Talking About Costs

Here’s guidance from CommonHealth blogger Carey Goldberg.

Dread. That’s all I feel when I imagine asking my primary care doctor any sort of a potentially confrontational question. She’s never been anything but attentive, energetic and on-the-ball. I have no reason whatsoever to think she’d pull an “I am the great and powerful Oz!” on me.And yet, and yet…I’m scared. The reason I’m scared is that deep down inside, I believe that if she likes me, she’ll try harder to save my life or my health if they’re ever in danger. I don’t dare squander that social capital by alienating her affections with difficult questions. Let me restate: I have absolutely no historical reason to think she actually would be alienated. I suspect she’d enjoy the challenge, and the chance to speak candidly about the health care system and how it works. But still — ullp.Yet I deeply believe in this mission, to help us all become more invested in the system that gives us care, and to help us learn how to navigate it better.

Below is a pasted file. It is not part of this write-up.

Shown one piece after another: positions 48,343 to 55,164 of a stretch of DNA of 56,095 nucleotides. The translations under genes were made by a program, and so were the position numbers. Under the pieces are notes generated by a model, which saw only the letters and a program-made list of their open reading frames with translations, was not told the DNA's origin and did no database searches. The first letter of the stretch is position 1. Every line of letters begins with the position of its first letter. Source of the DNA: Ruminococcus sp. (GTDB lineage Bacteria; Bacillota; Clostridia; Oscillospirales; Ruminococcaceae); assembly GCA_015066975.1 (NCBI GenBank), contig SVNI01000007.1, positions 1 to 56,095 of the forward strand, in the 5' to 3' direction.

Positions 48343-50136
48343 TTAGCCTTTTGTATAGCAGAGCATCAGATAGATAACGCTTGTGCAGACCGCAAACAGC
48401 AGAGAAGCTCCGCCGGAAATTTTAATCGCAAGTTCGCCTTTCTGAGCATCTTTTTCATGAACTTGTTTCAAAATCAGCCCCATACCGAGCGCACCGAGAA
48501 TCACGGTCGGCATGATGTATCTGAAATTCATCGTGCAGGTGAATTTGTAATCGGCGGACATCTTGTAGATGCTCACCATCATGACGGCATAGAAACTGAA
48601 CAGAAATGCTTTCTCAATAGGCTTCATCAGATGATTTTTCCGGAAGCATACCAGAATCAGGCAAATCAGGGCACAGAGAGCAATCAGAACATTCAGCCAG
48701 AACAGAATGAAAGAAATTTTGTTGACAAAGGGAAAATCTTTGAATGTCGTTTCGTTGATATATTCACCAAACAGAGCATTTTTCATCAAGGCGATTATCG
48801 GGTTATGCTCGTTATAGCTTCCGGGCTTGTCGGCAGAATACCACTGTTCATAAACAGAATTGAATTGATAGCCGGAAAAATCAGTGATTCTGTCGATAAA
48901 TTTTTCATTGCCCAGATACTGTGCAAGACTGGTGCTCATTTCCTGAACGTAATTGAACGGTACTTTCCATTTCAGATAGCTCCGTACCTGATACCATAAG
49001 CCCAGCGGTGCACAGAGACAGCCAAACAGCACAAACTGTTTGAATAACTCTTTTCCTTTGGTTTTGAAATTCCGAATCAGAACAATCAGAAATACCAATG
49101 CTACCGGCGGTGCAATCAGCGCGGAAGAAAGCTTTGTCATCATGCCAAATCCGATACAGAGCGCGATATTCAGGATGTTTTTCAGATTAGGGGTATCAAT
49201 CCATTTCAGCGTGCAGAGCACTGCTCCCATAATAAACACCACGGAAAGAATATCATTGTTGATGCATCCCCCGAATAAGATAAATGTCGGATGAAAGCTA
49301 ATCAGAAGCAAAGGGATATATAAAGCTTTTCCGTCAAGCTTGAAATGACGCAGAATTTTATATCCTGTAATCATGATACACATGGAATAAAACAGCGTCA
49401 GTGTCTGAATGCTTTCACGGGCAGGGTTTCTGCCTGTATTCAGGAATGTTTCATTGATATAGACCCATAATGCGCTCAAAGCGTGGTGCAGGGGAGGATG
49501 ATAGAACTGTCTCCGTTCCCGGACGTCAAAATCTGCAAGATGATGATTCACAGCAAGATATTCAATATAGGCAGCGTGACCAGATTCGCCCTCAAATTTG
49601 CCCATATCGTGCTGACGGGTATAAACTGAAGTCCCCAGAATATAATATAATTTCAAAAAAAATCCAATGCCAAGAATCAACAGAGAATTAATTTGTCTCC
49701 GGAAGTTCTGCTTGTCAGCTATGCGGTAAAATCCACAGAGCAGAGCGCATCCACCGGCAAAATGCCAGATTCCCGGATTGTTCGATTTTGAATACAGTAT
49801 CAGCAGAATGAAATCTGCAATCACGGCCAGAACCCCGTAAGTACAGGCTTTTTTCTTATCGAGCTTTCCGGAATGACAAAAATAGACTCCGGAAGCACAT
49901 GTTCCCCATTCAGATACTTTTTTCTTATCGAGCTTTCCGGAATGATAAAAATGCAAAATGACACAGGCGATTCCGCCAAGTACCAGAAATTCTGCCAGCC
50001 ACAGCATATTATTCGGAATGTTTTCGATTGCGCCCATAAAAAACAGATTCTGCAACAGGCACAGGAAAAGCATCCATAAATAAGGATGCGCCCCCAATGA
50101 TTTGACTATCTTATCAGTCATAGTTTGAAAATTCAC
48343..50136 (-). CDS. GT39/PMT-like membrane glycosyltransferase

So…I do solemnly pledge that the next time I go to the doctor, I will:
1)Apologize profusely and then ask one question about the cost or quality of the care she recommends at my next visit. (In fact, I think I already know what it will be: “Should I really get my mammogram here at the hospital, as I usually do? Wouldn’t it me cheaper to go outside?”)

2) I will fight the fear and ask her what she thinks about the cost of health care, and how we can best keep costs down.

3) I’ll tell her about Health Care Savvy, and invite her to join.

1 response to Talking About Costs

  1. Thanks for your comment, Elaine. I too have fond meeiorms of our time together on the Board and all the people I met through my involvement with POC, many of whom are still part of my life today.Read Janet Barclay’s post:

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